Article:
Chaos in fertilizer sector over NH3 tank rules

NH3 tanks form the backbone of fertilizer application on many Canadian farms.  |  File photo

Anhydrous ammonia industry left out of consultations on Transport Canada’s changes to tank design and testing

With the implementation date for new NH3 tank regulations vague and parts of the new rules in abeyance, it could be a long time before Canadians are able to buy new tanks.

“There currently is no design and construction standard for ammonia tanks used for field application. There will be no new ammonia tanks constructed or imported in Canada until Transport Canada resolves this,” says Delaney Ross Burtnack, chief executive officer of the Canadian Association of Agri-Retailers (CAAR).

Transport Canada, in conjunction with the Canadian Standards Association (CSA), decided in 2012 to make major changes to regulations governing all new and existing NH3 tanks in Canada.

The problem was that the CSA B620 Technical Standards Committee didn’t tell the anhydrous ammonia industry. CAAR wasn’t informed about the proposed changes until Glenn Dickson, an independent consultant on the technical standards committee, warned it in an email in 2015.

Although CSA and Transport Canada are independent of one another, Dickson said Transport Canada is responsible for all movement of hazardous goods by road and calls the shots on the committee.

“The fertilizer sector was not part of the discussion leading to the 2012 decision. Representatives were not present for the vote and are not believed to have been consulted,” says Burtnack.

“So the Canadian Association of Agri-Retailers and Fertilizer Canada joined the committee late in 2015. We quickly saw that our concerns were justified because on Jan. 26, 2016, we uncovered pending changes, which would have a significant impact on the anhydrous ammonia industry.”

TC51 is a standard for the design and manufacture of nurse tanks and applicator tanks. Transport Canada struck it from the code and has not yet issued a replacement. Without a building standard, new tanks cannot be constructed in Canada or imported from the United States.

“That presents a huge issue for anyone looking to purchase a new tank this year. Manufacturers don’t have a standard they can build to and which would be approved by Transport Canada for ammonia, so obviously they can’t build new tanks.”

Burtnack says another issue is that the testing cycle has tightened up for existing tanks. It’s being changed from a five-year interval to a three-year interval. These are the hydrostatic tests where all NH3 is removed, the tank is filled with water, then pressurized to 150 percent of maximum allowable working pressure. It is done to ensure the integrity of the tanks. As well, the detailed visual inspection has dropped from three years down to annually.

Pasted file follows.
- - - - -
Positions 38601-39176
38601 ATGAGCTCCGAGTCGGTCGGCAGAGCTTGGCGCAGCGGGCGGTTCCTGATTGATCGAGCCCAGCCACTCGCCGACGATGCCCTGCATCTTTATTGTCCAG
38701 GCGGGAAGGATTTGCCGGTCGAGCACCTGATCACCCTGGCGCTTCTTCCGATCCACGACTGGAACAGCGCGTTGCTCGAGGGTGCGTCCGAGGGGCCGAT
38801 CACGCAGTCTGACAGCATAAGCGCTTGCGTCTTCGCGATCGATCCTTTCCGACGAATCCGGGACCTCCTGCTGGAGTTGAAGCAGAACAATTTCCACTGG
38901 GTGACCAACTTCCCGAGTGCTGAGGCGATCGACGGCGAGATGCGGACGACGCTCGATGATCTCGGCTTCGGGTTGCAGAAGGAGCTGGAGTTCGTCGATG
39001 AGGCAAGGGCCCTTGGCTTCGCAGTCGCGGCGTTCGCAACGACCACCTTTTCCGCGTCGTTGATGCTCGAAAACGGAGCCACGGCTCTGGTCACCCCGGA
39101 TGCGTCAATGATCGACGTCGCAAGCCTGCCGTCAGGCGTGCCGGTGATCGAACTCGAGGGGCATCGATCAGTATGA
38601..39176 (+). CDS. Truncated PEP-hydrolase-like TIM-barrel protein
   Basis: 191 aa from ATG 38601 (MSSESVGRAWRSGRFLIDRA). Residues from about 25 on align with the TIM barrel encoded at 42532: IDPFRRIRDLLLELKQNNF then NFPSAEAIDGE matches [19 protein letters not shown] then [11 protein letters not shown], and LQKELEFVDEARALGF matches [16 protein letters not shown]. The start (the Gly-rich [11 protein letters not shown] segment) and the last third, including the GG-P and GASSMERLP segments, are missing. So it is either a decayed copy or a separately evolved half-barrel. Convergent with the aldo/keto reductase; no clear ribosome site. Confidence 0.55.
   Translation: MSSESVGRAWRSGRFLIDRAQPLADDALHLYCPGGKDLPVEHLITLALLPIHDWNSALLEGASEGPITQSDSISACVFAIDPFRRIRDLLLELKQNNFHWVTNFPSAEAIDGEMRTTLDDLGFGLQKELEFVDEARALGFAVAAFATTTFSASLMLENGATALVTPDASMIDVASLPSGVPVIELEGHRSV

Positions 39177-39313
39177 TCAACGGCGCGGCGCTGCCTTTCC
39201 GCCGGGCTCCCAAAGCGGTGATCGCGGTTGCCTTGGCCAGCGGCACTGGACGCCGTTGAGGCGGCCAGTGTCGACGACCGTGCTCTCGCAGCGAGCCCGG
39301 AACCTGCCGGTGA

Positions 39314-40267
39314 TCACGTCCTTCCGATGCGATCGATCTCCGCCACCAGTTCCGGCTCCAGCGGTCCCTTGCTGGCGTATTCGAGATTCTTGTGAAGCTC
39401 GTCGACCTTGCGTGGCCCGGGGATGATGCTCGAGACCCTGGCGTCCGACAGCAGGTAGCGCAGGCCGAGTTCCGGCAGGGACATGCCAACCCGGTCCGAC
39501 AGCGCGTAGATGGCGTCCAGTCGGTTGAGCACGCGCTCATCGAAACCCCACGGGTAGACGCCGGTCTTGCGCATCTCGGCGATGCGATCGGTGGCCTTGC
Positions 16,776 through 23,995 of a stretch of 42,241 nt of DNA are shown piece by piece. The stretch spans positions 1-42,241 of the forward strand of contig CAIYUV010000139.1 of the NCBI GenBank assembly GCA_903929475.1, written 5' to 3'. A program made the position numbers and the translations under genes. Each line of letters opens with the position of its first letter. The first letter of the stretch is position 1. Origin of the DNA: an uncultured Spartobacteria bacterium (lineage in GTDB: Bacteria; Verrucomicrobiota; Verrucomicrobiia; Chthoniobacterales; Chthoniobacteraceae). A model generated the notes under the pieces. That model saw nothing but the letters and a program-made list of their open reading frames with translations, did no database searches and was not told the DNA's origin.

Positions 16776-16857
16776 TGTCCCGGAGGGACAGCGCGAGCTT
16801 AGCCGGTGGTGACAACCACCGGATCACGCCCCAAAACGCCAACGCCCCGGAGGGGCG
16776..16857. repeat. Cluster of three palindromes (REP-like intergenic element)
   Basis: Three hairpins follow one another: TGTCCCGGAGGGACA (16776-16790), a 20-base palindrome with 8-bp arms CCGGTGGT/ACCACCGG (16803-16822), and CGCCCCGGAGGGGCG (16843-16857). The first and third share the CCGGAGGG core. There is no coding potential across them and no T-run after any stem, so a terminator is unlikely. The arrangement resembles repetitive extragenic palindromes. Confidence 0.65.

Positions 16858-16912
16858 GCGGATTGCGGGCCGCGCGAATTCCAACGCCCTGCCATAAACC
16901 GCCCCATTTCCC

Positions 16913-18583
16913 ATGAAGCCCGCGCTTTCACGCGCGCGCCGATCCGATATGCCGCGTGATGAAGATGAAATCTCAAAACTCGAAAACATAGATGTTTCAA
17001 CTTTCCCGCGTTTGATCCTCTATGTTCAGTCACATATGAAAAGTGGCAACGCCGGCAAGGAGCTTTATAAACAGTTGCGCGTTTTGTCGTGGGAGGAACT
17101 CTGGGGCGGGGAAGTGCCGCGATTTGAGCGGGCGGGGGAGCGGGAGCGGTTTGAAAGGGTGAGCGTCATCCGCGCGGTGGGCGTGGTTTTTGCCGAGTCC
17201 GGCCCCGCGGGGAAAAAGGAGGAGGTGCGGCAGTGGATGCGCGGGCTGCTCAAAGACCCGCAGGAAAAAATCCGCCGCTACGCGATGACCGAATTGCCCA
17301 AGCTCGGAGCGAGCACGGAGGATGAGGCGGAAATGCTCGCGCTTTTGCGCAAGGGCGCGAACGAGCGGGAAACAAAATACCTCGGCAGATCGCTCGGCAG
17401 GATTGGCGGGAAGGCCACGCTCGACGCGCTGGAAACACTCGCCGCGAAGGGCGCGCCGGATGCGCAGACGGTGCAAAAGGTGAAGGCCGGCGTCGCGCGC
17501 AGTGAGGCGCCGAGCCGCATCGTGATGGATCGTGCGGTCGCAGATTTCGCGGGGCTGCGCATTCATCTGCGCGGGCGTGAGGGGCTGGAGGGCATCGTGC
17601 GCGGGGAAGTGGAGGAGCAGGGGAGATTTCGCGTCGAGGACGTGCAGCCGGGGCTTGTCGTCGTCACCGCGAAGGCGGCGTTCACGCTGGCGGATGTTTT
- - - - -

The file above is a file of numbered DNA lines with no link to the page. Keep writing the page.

“All this came as a shock to the industry. We assume this decision was made (by Transport Canada) with the idea of increasing the safety of these tanks, but it didn’t make sense with respect to what we were seeing in the field. The tanks appeared to be performing well in terms of safety. The industry was not consulted in any of these 2012 decisions.

“We presented Transport Canada with our data showing these tanks have a pass rate well over 99 percent in the hydrostatic tests on the five-year cycle. So it was a tremendous surprise they wanted to increase the frequency. In gathering our data, we worked closely with Fertilizer Canada and ammonia retailers.”

Burtnack estimates 10,000 to 12,000 NH3 tanks exist in Canada, 95 percent of which are approved by the ASME (American Society of Mechanical Engineers).

Canada’s TC51 regulations imposed further criteria beyond the ASME requirement. Canadian standards are geared toward highway travel, requiring components such as lighting and rear crash protection.

Whether it’s built in Canada or the U.S., every Canadian NH3 tank since 1991 must have a Canadian registration number designating that it meets the criteria.

“We think the regulations that had been in place were doing a great job. We have a number of tanks operating since the 1970s. They’ve been tested according to the TC51 standards, and they continue passing.

“The problem right now is manufacturers do not have a new standard for design and construction. The government has not yet established what the TC51 replacement standard will be. Because TC51 pertains to a highway transport tank, it doesn’t always work well as an application tank in the field. So whatever new standard they develop must address both uses.”

To compound the situation, no implementation date has been announced. The standards adopted in 2012 without industry input have been published, but they haven’t yet been adopted as Transportation of Dangerous Goods Regulations. Burtnack hopes this will happen early in 2017, but there’s no guarantee.

“The committee recognizes there’s been a significant oversight and they’re working through it.”

CAAR plans to meet with the technical standards committee Jan. 17-18 .

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